During 2020 a record level of investment was pumped into technology companies despite the widespread economic uncertainty created by the Covid-19 pandemic. In Europe alone, some $41bn was invested into technology startups as venture capitalists sought out the next hottest prospect.

Collaboration, cloud and ecommerce companies have benefited from the accelerated digital disruption in 2020. But what’s catching the eye of investors in 2021 and what trends do they expect to emerge?

Verdict spoke to eight venture capitalists and industry experts to hear their 2021 tech investment predictions and the trends they expect to shape the year.

The rise of “software as medicine”

“I think a huge startup trend we will see is ‘software as medicine’ – startups looking to find solutions to hygiene and healthcare issues using technology. Healthily is a great example – it’s an app that is enabling self-care during Covid and beyond, allowing people to access understandable, accurate health information which is personalised to them.

“Digital healthcare will continue to be a huge focus next year with the process of technology curing not only symptoms but entire diseases, with boundaries getting continually pushed in the healthcare sector. While the pandemic still has its hold, investments into healthtech startups are bound to increase.”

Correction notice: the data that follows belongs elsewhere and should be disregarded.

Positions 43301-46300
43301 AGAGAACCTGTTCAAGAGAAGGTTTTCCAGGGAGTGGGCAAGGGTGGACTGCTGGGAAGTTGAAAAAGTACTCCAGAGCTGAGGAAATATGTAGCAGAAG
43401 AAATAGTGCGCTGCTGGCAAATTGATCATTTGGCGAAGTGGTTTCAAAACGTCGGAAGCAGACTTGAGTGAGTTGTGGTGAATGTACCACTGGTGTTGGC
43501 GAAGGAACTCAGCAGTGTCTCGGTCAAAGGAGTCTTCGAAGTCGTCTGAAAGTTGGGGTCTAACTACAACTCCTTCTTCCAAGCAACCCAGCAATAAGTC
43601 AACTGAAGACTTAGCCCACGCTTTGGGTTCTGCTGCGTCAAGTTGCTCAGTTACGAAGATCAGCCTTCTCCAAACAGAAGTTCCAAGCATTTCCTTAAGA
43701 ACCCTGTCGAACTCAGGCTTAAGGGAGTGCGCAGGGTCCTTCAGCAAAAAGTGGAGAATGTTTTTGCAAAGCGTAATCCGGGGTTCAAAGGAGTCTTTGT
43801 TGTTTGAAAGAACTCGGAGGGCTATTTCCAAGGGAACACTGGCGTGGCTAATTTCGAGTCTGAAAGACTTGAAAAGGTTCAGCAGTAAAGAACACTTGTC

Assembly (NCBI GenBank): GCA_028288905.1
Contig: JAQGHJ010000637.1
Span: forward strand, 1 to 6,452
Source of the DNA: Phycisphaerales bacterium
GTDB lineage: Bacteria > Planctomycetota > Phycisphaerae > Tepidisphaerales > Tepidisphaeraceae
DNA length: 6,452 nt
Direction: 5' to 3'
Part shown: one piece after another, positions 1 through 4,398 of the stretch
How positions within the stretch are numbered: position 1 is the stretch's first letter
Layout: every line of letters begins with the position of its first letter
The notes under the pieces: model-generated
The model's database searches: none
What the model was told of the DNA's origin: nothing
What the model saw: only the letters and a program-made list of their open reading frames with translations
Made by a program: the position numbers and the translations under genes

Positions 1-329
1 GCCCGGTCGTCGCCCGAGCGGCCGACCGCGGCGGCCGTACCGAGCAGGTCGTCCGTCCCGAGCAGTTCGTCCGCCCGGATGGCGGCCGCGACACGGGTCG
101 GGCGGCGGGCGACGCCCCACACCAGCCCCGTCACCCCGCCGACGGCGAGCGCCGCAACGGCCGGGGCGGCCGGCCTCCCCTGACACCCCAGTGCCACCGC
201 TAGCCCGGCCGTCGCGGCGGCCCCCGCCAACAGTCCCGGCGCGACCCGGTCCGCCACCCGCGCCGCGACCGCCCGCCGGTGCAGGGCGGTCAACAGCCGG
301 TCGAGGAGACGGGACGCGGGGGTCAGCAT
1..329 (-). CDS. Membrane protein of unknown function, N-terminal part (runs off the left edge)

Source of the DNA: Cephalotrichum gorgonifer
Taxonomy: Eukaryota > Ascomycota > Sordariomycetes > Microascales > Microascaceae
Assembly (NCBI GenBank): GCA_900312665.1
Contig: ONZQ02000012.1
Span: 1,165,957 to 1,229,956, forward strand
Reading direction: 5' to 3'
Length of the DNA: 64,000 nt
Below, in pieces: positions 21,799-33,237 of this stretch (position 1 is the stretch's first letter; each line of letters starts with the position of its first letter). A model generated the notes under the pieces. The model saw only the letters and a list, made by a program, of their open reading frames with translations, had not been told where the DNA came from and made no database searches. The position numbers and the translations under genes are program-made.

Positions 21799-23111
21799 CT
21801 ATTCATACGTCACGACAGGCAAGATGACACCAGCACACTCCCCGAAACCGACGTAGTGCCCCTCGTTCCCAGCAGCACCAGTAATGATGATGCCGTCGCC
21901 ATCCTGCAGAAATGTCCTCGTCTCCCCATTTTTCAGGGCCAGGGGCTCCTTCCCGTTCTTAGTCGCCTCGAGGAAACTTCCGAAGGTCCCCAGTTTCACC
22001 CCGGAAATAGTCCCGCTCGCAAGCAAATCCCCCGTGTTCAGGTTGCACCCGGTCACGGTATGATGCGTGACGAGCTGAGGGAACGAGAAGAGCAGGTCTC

Rakesh Narayana, global director of new ventures, RB Ventures

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A shift from offline to online infrastructure

“In 2021 we are excited to meet with consumer technology companies that are tapping into areas witnessing long term fundamental behavioural change – some of which were accelerated by COVID-19 and the ensuing global lockdown – but others that were already part of our long term thesis.

“These include companies facilitating the transformation of offline to online infrastructure via improved distribution channels – everything from telemedicine, home wellness, fitness, habitual purchases such as groceries. This builds into our wider long term thesis around technology as a tool for empowering greater connection and community from afar – be it vertical social networks (for e.g. Peanut),  platforms around audio (for e.g. Chalk), or tools for self-improvement and education.

“Lastly, we continue to track companies working in the sustainability and circular economy space. The size of the green economy is estimated to be worth $1.3trillion in the U.S. alone, and we believe that consumer demand for more eco-conscious standards of service will only increase further.”

Christian Dorffer, CEO of Sweet Capital

2021 requires caution to avoid a bubble

“2020 offers a cautionary tale of not jumping on a tech-bandwagon that is good for the moment, but not for the long run. In 2021 patient capital will need to be front and centre, if not, history has already shown us the consequences. The dot.com crash, for example, was a perfect storm of rapid valuations and lower consumer adoption – until it burst. Yet, despite the market’s downfall, the consumer adoption then continued unchecked taking us to a point where we are today. We need to exercise more caution in 2021 if we don’t want to repeat the mistakes of the past.